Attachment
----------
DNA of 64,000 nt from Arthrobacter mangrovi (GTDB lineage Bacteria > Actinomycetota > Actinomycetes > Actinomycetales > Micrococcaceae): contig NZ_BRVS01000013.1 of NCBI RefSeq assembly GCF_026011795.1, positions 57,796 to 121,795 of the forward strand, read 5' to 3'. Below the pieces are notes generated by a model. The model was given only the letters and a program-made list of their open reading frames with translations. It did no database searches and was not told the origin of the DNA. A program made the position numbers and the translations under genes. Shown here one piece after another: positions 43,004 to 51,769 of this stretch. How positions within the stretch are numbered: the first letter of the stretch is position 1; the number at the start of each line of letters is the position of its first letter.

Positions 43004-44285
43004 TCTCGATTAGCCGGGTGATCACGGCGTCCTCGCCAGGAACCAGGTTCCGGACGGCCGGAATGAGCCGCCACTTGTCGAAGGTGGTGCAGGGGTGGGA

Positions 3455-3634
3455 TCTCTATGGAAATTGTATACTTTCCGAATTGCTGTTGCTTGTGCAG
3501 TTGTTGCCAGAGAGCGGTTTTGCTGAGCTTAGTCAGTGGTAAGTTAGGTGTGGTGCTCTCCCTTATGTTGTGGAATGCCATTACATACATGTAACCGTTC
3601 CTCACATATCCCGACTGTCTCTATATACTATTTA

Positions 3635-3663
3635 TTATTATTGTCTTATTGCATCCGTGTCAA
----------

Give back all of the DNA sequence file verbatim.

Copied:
DNA of 64,000 nt from Arthrobacter mangrovi (GTDB lineage Bacteria > Actinomycetota > Actinomycetes > Actinomycetales > Micrococcaceae): contig NZ_BRVS01000013.1 of NCBI RefSeq assembly GCF_026011795.1, positions 57,796 to 121,795 of the forward strand, read 5' to 3'. Below the pieces are notes generated by a model. The model was given only the letters and a program-made list of their open reading frames with translations. It did no database searches and was not told the origin of the DNA. A program made the position numbers and the translations under genes. Shown here one piece after another: positions 43,004 to 51,769 of this stretch. How positions within the stretch are numbered: the first letter of the stretch is position 1; the number at the start of each line of letters is the position of its first letter.

Positions 43004-44285
43004 TCTCGATTAGCCGGGTGATCACGGCGTCCTCGCCAGGAACCAGGTTCCGGACGGCCGGAATGAGCCGCCACTTGTCGAAGGTGGTGCAGGGGTGGGA

Positions 3455-3634
3455 TCTCTATGGAAATTGTATACTTTCCGAATTGCTGTTGCTTGTGCAG
3501 TTGTTGCCAGAGAGCGGTTTTGCTGAGCTTAGTCAGTGGTAAGTTAGGTGTGGTGCTCTCCCTTATGTTGTGGAATGCCATTACATACATGTAACCGTTC
3601 CTCACATATCCCGACTGTCTCTATATACTATTTA

Positions 3635-3663
3635 TTATTATTGTCTTATTGCATCCGTGTCAA